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Cleaning Week: Filing Trilos

An enrolled and incomplete cheirurid trilobite, possibly belonging to Ceraurinus

An enrolled and incomplete cheirurid trilobite, possibly belonging to Ceraurinus

Last week was the Museum's "cleaning week", during which we were closed to the public so that we could focus on getting our house in order. There was much recycling of paper, moving of old furniture, and scrubbing of walls in many parts of the Museum. Here in the Geology and Paleontology lab, we decided that this was the ideal time to file some of the fossils that had been catalogued in the past few months. Most particularly, we put away several hundred Ordovician age trilobites from the Stony Mountain Formation at Stony Mountain, just north of Winnipeg.

Some of the catalogued trilobites, ready to be filed away

Some of the catalogued trilobites, ready to be filed away

How did the Museum end up with hundreds of trilobites that needed cataloguing? Stony Mountain is one of the really important sites in southern Manitoba dating from the Late Ordovician Period, about 445-450 million years ago. During this time central North America was covered by tropical seas, and at Stony Mountain the limestone deposits are tremendously rich in fossils of marine invertebrates: corals, brachiopods (lamp shells), trilobites, and many other kinds of creatures.

The invaluable Ed Dobrzanski did most of the work on this project.

The invaluable Ed Dobrzanski did most of the work on this project.

Staff and volunteers from this Museum and its predecessor have collected fossils at Stony Mountain since the 1930s; over the years thousands of specimens have been catalogued to our collections, but very few of these were trilobites. A museum always collects more samples than can be catalogued quickly, and the Stony Mountain trilobites are somewhat complicated and consist mostly of small pieces*, so we had been holding onto them until there was time to consider which ones belonged in the permanent collection.

Components of a trilobite that may belong to the genus Failleana (that's a cranidium, the mid-part of a head, on the upper right)

Components of a trilobite that may belong to the genus Failleana (that's a cranidium, the mid-part of a head, on the upper left)

We knew that the Stony Mountain trilobites had been gradually "stacking up", and volunteer extraordinaire Ed Dobrzanski and I had decided that we would devote some serious time and space to this project when we could. A few months ago the lab was looking relatively clear, so we laid out the hundreds of trilobites in trays and decided which ones were good enough to go into the permanent collection. I identified quite a few of them, but it fell to Ed to carry out the laborious, repetitive work of cataloguing each specimen.

The specimens were filed away in our collections room.

The specimens were filed away in our collections room.

When he was done, there were some 150 catalogued batches, all neatly laid out and padded. Once I had reviewed his records (we always double-check everything for accuracy!), we still had to find space in the collections, shifting the drawers in several cabinets to free up a block so that the trilobites could all be together and organized.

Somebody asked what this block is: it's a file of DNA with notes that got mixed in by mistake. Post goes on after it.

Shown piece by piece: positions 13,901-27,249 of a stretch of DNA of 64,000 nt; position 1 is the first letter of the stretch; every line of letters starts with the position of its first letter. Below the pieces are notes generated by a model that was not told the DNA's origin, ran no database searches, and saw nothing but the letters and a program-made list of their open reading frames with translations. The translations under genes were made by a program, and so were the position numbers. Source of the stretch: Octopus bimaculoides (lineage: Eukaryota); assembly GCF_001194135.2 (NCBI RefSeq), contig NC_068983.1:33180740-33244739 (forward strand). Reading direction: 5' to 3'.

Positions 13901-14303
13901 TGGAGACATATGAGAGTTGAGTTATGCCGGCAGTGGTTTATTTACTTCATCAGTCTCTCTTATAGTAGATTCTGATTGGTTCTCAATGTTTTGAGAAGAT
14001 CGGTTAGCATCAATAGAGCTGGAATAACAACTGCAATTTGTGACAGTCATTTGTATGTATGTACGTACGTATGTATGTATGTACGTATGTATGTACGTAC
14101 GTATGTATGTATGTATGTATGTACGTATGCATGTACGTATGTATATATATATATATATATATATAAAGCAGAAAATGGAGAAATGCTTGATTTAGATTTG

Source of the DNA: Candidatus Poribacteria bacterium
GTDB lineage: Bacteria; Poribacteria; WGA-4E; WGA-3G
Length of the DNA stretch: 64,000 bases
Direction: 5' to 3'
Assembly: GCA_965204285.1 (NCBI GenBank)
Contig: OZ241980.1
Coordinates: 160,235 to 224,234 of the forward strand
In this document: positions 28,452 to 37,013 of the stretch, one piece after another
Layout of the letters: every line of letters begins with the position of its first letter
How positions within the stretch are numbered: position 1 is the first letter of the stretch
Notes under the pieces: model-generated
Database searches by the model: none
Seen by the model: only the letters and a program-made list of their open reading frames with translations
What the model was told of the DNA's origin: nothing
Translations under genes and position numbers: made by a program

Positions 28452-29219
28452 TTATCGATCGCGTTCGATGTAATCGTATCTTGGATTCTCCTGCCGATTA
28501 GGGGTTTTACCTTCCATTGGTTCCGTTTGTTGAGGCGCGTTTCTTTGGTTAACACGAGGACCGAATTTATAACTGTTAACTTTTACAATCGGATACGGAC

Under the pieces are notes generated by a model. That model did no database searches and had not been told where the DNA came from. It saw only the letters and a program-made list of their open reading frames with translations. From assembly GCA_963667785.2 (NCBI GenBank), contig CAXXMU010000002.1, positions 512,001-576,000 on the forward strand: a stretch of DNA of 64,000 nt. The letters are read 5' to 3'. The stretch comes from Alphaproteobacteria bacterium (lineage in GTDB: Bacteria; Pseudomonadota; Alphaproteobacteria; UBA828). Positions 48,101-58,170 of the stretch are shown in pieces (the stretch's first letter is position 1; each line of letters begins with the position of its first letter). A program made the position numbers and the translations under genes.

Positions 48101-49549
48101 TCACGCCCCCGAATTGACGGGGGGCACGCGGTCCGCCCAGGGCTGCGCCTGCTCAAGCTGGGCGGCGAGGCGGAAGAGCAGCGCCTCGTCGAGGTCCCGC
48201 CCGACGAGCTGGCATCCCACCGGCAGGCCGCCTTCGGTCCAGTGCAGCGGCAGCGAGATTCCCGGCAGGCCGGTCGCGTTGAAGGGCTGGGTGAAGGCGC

One of the drawers of Stony Mountain trilobites

One of the drawers of Stony Mountain trilobites

Finally, last week, we put the trilobites away! This may seem like a very big job for some small old fossils, but it means that many potentially important specimens are now properly recorded and stored, with the trilobites and their data readily available for future research or exhibits.

Trilobite components: the tail (pygidium) of a cheirurid on the left, and partial mouthparts (hypostome) of an asaphid on the right

Trilobite components: the tail (pygidium) of a cheirurid on the left, and partial mouthparts (hypostome) of an asaphid on the right

*These trilobites are almost all incomplete because most trilobite fossils are from pieces of exoskeleton left behind when the animals moulted in ancient tropical seas. For the fossils at Stony Mountain, wave and current action on the ancient seafloor caused further abrasion and breakage.

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Graham Young

Curator of Geology & Paleontology

See Full Biography

Graham Young grew up in Fredericton, New Brunswick. After doing a B.Sc. in biology at the University of New Brunswick, he switched to geology and did an M.Sc. in paleontology at the University of Toronto. After completing a Ph.D. at the University of New Brunswick in 1988, Graham spent two years in Newcastle, England, studying fossils from the Island of Gotland, Sweden. He moved to Winnipeg in 1990 to do research at the University of Manitoba, and has worked at the Manitoba Museum since 1993.

At the Museum, Graham’s curatorial work involves all aspects of geology and paleontology. He is responsible for building the collections, dealing with public inquiries, and preparing exhibits. Over the years, Graham’s research has become broader in scope, moving from specialist studies of fossil corals, towards research on ancient environments, ecosystems, and unusual fossils such as jellyfish and horseshoe crabs. Most of his current field research is on sites in the Grand Rapids Uplands and elsewhere in northern Manitoba.